Leaving comments across the blogosphere…
Roku’s next steps: Hulu, then Yahoo TV Widgets
I do love my Roku box. I have an Xbox, I have some TiVos, but the small, silent form and quick nav make it my first choice for Netflix streaming. And if they land Amazon VOD in HD before TiVo, I’ll gladly pick up a second unit for the living room.
But how would they Yahoo TV Widgets overlay live TV, without a source of live TV? Which is what I believe makes this a unique experience. So it’d just be standalone widgets on a stand alone box. Although, I heard from Intel that they are working with box manufacturers and I heard from Yahoo that Comcast (!) is an initial partner as well. Manufacturers like Roku may still have to negotiate/license content directly. From my discussions with Yahoo at CES, different manufacturers are working out different dealios. Some will have exclusive content, and others will be limited by their hardware platform, etc. Yahoo doesn’t control widget availability, the manufacturer does.
Third Time’s the Charm for NBC Direct?
I’ll always take downloads over streaming. Quality will (theoretically) be higher and video will be uninterrupted. Downloading from NBC is probably less work than offloading from a DVR and transcoding. I commuted by subway for 6 years (and have frequently traveled by plane for work). Went through all sorts of compact laptops, a 12″ ThinkPad, a 7″ Sharp import from Japan, etc. And a lot of what I did was via Windows Mobile PDAs. Which came in handy when the days or times I couldn’t get a seat.
Better still, from Munster: “With its iTunes ecosystem, Apple could develop a unique TV without any set-top-boxes or devices attached. With the use of a CableCARD for digital HD TV signal, Apple could effectively replace the home entertainment system (including a music stereo, cable box, Blu-ray/DVD player, and gaming console) with an all-in-one Apple television. Such a device would command a premium among a competitive field of budget TVs.” In other words, innovation is alive and well at Apple and the company is laying the groundwork for what could become the next major revenue streams.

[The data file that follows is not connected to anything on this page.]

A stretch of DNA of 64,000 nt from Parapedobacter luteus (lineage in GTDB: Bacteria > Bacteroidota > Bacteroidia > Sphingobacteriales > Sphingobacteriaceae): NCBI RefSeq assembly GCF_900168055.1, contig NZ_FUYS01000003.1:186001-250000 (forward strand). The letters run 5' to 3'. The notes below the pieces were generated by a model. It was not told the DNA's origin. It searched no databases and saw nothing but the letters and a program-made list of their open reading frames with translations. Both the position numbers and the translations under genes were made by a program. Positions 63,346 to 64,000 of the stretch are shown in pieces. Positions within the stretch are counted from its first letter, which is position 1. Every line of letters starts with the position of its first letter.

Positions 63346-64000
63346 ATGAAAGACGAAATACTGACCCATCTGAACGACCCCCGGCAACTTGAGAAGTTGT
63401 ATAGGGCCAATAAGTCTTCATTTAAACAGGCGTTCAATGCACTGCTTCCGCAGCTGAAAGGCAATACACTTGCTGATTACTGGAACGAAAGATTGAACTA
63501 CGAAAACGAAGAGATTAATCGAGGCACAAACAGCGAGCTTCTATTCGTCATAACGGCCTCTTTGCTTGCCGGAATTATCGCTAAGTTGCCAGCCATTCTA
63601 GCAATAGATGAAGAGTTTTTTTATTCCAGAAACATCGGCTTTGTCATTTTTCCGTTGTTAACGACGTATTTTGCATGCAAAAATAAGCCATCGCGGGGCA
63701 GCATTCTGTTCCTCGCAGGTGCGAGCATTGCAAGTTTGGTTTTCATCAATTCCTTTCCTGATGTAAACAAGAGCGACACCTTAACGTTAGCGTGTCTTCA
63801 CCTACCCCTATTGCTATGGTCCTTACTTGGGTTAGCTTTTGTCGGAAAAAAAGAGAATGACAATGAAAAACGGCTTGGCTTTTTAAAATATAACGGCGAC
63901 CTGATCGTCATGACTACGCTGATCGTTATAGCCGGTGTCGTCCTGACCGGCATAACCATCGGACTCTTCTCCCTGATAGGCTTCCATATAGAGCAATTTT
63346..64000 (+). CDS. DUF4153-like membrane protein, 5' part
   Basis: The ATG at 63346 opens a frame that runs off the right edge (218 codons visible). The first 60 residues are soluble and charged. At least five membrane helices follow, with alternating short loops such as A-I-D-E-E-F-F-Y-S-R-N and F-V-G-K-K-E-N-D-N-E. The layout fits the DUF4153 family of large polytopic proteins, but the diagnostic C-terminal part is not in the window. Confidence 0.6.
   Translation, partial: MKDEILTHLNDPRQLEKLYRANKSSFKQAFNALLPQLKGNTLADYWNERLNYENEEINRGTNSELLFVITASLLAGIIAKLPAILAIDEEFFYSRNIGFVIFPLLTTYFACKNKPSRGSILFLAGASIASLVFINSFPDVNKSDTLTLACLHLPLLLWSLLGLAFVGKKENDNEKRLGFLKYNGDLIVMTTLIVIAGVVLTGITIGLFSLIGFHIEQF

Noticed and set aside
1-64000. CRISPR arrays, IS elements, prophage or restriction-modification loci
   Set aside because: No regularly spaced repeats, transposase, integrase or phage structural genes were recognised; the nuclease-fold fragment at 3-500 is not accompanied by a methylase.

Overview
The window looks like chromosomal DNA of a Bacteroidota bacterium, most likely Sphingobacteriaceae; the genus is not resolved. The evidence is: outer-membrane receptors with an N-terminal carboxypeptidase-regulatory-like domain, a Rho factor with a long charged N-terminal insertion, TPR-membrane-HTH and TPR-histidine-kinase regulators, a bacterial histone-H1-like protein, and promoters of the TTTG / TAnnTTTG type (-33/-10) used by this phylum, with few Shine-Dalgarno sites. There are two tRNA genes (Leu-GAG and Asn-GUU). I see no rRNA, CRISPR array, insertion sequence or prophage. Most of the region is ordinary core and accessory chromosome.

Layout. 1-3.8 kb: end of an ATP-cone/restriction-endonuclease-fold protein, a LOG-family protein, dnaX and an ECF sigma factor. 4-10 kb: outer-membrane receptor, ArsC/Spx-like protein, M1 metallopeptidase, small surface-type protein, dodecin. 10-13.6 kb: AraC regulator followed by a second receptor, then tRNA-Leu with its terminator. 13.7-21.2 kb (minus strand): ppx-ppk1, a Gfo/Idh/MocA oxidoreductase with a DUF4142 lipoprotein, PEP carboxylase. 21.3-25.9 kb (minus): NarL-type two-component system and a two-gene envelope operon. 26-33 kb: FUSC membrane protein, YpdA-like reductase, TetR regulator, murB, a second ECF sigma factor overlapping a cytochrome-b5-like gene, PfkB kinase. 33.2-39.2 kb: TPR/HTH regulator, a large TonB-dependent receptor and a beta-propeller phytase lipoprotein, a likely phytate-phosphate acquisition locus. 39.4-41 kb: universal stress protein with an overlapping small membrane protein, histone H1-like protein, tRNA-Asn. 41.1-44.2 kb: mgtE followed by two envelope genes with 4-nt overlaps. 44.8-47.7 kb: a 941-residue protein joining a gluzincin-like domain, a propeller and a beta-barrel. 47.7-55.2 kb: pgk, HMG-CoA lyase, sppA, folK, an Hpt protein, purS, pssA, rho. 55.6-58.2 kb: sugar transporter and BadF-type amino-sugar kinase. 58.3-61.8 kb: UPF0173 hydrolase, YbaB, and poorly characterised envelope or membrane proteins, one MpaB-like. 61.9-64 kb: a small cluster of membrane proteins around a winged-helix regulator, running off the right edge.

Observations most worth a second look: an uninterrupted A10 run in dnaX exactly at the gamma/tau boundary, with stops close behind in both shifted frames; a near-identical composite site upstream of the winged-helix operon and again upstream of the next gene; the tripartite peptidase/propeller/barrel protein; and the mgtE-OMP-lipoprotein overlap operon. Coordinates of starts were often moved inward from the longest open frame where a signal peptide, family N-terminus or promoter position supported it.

I don’t get the logic here… You cite an analyst who is purely speculating, no inside info, and even hedges by using the word “could” – and you claim this is evidence that Apple is innovating?
If we’re just making crap up, let me go out on a limb and say we’re moving away from cable television services and more towards Internet delivered services. Where Apple is already set up. Why steal revenue from their iTunes video collection? Further, CableCARD is a cluster. It’s not so simple as just slapping a receptacle in there, with licensing and certification at play. The bigger issue is the consumer confusion around this and rapidly evolving technology. The initial for-retail single stream CableCARDs are not capable of handling switched digital video. Enter tru2way – and those specs have not been finalized or provided for retail DVR type devices. Also, along with tru2way comes the cable-co interface in some cases. You see Apple displaying that crap? Further, for an analyst I’d expect the guy to reiterate that folks are more likely to buy add-on boxes, like a DVD player, than the replace an entire television. Making an integrated TV play somewhat risky.
On Amazon’s Kindle 2, or, It’s Apple Circa 1999, Mr. Bezos, Not an iPhone 3G
1. e-ink is different than a typical mobile device’s screen. This is both good and bad – good for reading in light, good for battery life. But it’s bad for low light situations, and obviously color is currently out of the question.
2. Jobs said a year or so ago that he wouldn’t get into ebooks, that folks don’t read. Then again, he also said there’d be no color or flash-based iPods…
3. Lastly, Amazon told the NY Times a few days ago that they’ll be bringing Kindle books to mobile phones. I assume the iPhone will be one of those devices. So it may not matter what Apple’s iBook intentions are at this point.
Palm Pre Bits for the Week
I agree, OTA updates would be huge. I don’t know exactly why, but it seems like it should be the efficient and modern way to get it done. Then again, the size of an upgrade over a carrier’s bandwidth and the size of the swap space may be barriers. I think you’re right, incremental updates are the way to go. (Like the Samsung Instinct on Sprint.)
Regarding the tethering, the big wild card is “how much?” I can’t imagine it’d be free. Then again bundling it within the $99/mo all-in plan from a carrier bleeding customers might be a nice incentive. Especially since it feels like my AT&T EDGE data connectivity has deteriorated. No probs with voice, though. It could be hard to give up my iPhone and Premiere AT&T account though. We’ll see.